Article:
"Return my daughter. I need her,” Hernandez said. “I am suffering for her. Her sisters, too."

    Investigators have been collecting and analyzing surveillance video since Hania was taken from her home.

    An FBI release issued last week said investigators were following nearly 50 leads in the girl's disappearance.

    Hania was outside her home just before 7 a.m. last Monday at the Rosewood Mobile Home Park on Elizabethtown Road in Lumberton, according to police. She was waiting on the rest of the family to come outside and drive to school when a witness saw a man dressed in all black and wearing a yellow bandana force Hania into a relative’s SUV that was parked in the driveway.

    Investigators said a family member ran over to a neighbor to ask for help, and the neighbor called 911. An Amber Alert was issued.

    Capt. Terry Parker said the incident is being investigated as a stranger abduction. The FBI said the state Bureau of Investigation, state Highway Patrol and others have joined the search.

    A day after the abduction, investigators conducted a roadblock canvas along Elizabethtown Road in Lumberton. Troopers showed drivers Hania's missing poster to identify people who travel that route daily and may have seen something to help find the girl.

    Lumberton police Chief Michael McNeill said investigators are interviewing witnesses, family and friends, canvassing the neighborhood and checking area surveillance cameras.

    [ALSO READ: Fort Bragg soldier charged after 12-year-old girl's disappearance]

    Witnesses could not describe the suspect other than to say he had a yellow bandana over his face. Hania was last seen wearing a blue shirt with flowers and blue jeans.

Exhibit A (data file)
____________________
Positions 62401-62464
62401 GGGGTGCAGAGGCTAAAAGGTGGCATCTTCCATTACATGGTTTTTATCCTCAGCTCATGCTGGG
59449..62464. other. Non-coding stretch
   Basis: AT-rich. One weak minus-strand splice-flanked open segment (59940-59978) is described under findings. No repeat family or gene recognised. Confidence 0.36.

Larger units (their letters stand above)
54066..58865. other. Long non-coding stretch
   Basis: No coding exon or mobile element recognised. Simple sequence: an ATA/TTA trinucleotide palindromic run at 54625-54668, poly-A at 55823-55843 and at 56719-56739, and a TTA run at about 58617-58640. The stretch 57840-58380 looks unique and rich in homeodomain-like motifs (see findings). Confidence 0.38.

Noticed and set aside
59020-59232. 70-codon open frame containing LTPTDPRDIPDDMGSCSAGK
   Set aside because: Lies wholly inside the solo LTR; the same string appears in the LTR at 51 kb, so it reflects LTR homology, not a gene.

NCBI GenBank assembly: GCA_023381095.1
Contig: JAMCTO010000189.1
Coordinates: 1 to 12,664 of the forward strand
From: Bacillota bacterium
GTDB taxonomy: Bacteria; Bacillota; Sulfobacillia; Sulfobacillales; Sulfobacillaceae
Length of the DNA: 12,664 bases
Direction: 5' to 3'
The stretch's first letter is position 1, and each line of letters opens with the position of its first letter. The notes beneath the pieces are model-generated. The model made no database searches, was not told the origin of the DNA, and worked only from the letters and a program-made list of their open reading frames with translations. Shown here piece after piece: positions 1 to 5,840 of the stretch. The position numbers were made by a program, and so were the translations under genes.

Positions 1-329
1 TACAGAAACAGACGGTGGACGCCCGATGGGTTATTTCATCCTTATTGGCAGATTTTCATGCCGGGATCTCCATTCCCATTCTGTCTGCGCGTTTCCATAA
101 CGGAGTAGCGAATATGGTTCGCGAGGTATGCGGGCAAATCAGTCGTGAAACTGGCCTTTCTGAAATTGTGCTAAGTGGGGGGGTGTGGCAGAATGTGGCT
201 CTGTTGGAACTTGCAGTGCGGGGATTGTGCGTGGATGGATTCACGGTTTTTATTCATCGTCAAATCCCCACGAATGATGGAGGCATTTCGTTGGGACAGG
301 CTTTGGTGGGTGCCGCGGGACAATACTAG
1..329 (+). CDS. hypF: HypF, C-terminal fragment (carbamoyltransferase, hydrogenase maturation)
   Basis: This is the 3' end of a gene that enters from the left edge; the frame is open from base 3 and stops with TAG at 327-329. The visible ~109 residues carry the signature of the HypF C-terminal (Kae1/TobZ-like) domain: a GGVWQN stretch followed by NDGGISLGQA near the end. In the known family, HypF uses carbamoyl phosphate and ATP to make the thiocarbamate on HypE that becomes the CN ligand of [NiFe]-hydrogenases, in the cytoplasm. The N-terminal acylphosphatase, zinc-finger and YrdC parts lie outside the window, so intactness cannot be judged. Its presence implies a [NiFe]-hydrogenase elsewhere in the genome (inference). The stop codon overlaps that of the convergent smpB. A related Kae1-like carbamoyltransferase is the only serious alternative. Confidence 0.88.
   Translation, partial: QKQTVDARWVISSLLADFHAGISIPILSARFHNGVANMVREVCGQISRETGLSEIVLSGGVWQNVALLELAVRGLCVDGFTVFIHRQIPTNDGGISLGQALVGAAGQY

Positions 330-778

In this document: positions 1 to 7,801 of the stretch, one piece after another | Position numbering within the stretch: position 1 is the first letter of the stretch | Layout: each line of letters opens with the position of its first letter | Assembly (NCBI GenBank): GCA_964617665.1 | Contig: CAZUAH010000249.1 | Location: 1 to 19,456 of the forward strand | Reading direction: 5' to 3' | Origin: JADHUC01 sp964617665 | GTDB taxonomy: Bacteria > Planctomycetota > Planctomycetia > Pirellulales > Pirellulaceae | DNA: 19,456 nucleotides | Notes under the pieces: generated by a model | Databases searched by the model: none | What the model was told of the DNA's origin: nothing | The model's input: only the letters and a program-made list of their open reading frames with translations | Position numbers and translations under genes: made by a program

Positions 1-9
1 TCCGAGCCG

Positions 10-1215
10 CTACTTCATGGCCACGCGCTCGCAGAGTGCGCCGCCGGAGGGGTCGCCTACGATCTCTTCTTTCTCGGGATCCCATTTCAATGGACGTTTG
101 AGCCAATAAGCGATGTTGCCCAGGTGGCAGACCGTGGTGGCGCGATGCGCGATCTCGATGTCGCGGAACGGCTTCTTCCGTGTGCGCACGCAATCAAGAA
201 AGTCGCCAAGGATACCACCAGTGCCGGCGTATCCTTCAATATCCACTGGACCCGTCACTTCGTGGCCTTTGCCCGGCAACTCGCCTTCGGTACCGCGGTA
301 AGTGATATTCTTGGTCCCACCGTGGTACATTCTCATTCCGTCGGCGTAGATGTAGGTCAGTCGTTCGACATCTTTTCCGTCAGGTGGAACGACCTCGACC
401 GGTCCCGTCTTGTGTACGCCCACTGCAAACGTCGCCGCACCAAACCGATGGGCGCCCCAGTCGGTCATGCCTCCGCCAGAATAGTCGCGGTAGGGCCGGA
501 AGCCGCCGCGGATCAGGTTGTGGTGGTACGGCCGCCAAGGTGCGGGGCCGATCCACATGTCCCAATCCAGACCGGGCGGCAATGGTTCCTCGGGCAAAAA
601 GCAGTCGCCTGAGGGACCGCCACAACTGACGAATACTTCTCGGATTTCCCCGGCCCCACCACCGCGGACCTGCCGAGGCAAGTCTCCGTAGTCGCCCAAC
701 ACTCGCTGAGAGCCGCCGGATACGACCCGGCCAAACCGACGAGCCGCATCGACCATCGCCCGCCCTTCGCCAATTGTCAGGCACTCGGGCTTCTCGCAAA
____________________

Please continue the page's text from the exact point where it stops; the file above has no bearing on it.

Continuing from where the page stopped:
Hania is Hispanic. She is 5 feet tall, weighing approximately 126 pounds. She has black hair and brown eyes. She was last seen wearing a blue shirt with flowers, and blue jeans.

    The FBI said shared this message from Hania's mother. "I just want my daughter back with me. I'm here waiting for you. I love you, and I don't have anything against whoever did this to you. I just want you back."

    "Hania, we are praying for you,” family friend Maria Bonilla said. “Praying hard for you to come back home."

    Police canvassed the community and stopped cars coming and going, asking questions.

    "All her friends at school were crying and waiting for her to come back home," Bonilla said.

    Neighbor Richie Chavis said Noelia is a friendly child who waves and smiles all the time. He often saw her waiting for the school bus.

    "That's just wrong,” Chavis said. “Wrong in so many ways."

    The Lumberton Police Department has set up a special tip line to call with information to find Aguilar at 910-272-5871.

    Authorities are also asking anyone in the Lumberton area who may have a camera or video surveillance system to save the video and contact the tip line immediately.

    Even if you do not see the vehicle in your video, you are still urged to call the tip line anyway because it may still contain important information.